Power factor question

1. Apr 30, 2012

daredevil

In AC circuits, it seems that there is no energy used for capacitors and inductors.

I was wondering how is the energy used causing it to increase and decrease the power factor?. And also, why does the power provider have to supply power(apparent power) for something that is ultimately not even used

Thanks..

2. Apr 30, 2012

Staff: Mentor

Apparent power is not supplied as real power by the generator. The reason the power company gets annoyed at (and charges you for) low power factor is that the capacity of generators and wires is based on amperage, not wattage.

3. Apr 30, 2012

daredevil

Thankss..

So, aren't there are generators made based on wattage??.. or can we ignore the apparent power and use a generator to supply for the real power only?

And also when the current returns to distribution point.. different cables with be with different power factors.. so will there be any problem caused by that

4. May 1, 2012

Pkruse

Pwr comes to us in three phases, each 120 degrees out of phase with the next. We derive pwr by flowing current between the phases. If the phases change from their ideal 120 degrees, you still have full pwr flowing thru each phase, which is what we get charged for. But we now have slightly less voltage between the phases at each instant in time, so we get less usable pwr between the phases.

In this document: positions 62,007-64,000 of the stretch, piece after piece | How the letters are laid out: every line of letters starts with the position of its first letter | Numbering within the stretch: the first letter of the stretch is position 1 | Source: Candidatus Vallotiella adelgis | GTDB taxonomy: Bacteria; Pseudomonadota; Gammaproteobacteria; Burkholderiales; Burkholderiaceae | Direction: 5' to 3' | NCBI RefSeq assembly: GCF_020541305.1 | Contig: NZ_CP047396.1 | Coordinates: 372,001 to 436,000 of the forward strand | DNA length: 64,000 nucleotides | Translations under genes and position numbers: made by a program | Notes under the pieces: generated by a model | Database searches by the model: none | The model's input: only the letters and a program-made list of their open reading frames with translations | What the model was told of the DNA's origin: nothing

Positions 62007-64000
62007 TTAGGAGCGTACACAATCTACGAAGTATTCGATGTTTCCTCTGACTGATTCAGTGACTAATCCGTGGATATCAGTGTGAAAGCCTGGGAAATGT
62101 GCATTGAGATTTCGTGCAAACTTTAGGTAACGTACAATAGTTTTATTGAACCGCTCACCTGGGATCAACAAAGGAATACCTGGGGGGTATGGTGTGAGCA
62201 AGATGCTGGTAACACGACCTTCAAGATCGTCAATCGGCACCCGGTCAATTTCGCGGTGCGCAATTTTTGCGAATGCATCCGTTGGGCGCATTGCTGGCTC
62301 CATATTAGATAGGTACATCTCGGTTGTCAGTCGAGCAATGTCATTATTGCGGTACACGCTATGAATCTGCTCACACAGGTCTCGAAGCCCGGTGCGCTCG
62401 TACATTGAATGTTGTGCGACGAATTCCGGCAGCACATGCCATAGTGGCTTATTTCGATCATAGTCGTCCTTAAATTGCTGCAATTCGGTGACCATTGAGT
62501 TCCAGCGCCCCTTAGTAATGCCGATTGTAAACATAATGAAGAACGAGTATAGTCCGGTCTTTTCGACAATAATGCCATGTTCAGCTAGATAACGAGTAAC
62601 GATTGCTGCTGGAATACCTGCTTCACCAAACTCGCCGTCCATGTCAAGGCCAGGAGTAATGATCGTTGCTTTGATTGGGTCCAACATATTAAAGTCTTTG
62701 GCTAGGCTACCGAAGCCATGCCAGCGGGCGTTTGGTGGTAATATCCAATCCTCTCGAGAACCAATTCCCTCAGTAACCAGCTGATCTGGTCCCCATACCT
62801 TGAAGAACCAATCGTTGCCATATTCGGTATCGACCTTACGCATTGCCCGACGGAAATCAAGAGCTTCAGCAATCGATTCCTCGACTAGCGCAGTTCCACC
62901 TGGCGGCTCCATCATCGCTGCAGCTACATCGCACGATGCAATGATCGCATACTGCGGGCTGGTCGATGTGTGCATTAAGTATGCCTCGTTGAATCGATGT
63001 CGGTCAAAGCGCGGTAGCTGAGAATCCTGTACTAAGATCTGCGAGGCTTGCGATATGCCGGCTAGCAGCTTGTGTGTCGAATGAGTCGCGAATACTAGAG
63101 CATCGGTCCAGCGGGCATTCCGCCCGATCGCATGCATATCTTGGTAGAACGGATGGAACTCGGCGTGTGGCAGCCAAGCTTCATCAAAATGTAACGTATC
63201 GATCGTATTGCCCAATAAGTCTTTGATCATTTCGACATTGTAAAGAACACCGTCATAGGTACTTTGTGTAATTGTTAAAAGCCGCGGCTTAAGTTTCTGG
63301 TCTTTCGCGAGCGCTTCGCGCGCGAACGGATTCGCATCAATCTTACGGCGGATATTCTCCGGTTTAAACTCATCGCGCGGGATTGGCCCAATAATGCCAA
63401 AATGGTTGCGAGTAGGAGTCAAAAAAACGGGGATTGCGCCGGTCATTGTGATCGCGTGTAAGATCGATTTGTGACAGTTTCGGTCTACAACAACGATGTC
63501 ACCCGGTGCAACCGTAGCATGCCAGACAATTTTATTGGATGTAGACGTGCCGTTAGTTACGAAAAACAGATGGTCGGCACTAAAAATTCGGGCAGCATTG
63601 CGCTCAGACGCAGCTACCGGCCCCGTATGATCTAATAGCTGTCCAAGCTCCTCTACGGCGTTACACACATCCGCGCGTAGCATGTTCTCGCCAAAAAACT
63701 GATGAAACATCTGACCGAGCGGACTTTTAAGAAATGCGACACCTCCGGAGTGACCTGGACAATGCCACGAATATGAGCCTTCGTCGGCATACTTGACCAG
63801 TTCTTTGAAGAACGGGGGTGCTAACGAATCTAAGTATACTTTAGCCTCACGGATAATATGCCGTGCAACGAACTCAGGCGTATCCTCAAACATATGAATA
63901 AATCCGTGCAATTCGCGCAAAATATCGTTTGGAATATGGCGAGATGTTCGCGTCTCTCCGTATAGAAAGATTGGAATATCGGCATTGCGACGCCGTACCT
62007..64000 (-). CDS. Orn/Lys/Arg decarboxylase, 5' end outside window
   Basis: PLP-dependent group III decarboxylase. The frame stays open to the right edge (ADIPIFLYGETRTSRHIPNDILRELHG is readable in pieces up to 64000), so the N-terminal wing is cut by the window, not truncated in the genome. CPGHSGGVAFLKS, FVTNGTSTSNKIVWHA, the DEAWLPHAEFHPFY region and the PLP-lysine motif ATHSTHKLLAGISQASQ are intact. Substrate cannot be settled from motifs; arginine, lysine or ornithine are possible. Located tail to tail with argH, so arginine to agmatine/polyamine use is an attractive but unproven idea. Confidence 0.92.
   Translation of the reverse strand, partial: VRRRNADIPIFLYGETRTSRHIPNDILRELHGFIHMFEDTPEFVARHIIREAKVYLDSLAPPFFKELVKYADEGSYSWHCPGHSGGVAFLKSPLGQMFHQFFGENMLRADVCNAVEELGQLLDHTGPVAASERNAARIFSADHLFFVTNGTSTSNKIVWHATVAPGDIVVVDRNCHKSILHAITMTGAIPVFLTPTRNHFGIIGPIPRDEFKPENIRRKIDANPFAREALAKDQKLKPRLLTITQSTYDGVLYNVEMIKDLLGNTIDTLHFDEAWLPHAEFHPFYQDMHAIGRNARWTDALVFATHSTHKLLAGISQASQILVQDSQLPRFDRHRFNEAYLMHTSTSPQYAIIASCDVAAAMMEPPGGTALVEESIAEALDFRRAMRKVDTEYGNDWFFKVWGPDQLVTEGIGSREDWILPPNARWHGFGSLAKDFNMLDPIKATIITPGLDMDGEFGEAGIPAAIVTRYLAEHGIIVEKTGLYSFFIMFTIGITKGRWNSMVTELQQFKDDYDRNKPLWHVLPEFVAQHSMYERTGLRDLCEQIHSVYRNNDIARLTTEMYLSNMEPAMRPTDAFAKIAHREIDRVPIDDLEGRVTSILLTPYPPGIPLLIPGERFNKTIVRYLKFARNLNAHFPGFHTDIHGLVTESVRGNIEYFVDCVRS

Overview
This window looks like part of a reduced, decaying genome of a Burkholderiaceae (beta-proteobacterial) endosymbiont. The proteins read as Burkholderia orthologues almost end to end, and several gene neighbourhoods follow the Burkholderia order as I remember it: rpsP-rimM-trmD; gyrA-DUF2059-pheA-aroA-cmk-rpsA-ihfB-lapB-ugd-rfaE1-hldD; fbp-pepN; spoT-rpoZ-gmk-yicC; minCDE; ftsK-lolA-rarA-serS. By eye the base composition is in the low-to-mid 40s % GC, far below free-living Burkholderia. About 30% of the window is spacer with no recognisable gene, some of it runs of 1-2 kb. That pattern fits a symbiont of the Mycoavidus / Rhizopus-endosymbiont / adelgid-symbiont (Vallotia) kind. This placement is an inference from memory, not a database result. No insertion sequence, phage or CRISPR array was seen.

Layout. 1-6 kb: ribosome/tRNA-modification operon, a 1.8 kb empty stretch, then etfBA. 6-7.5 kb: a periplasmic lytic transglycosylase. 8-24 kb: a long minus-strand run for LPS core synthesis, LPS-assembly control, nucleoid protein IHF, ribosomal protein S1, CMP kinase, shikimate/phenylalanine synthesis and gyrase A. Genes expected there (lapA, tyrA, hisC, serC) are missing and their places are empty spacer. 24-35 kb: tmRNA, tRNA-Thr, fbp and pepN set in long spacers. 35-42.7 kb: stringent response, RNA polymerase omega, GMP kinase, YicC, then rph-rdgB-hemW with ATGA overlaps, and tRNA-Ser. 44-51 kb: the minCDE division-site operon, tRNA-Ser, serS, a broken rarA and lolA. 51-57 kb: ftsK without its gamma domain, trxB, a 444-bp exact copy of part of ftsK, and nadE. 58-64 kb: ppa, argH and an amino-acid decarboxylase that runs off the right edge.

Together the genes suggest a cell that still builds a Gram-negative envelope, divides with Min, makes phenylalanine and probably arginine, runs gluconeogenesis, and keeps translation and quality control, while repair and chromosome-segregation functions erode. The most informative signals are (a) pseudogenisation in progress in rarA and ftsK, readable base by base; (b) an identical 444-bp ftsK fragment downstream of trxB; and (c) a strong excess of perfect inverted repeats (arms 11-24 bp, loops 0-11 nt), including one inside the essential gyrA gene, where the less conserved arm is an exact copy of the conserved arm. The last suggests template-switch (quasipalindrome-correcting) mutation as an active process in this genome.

Correcting this phase shift normally means adding capacitors. But with expanded use of distributed generation; we can run the DG generators out of phase in the opposite direction to help correct the PF on the grid. This is how generator owners sell VARS to the power company.

Last edited: May 1, 2012
5. May 1, 2012

Staff: Mentor

The real power is "real" in the sense that it directly relates to how much fuel the power plant burns. That's why it is the main component of a commercial bill. But how hot a wire or generator gets is a function of amperage, so the worse the power factor the higher the amperage so the larger the wires and generator need to be or the higher the losses will be.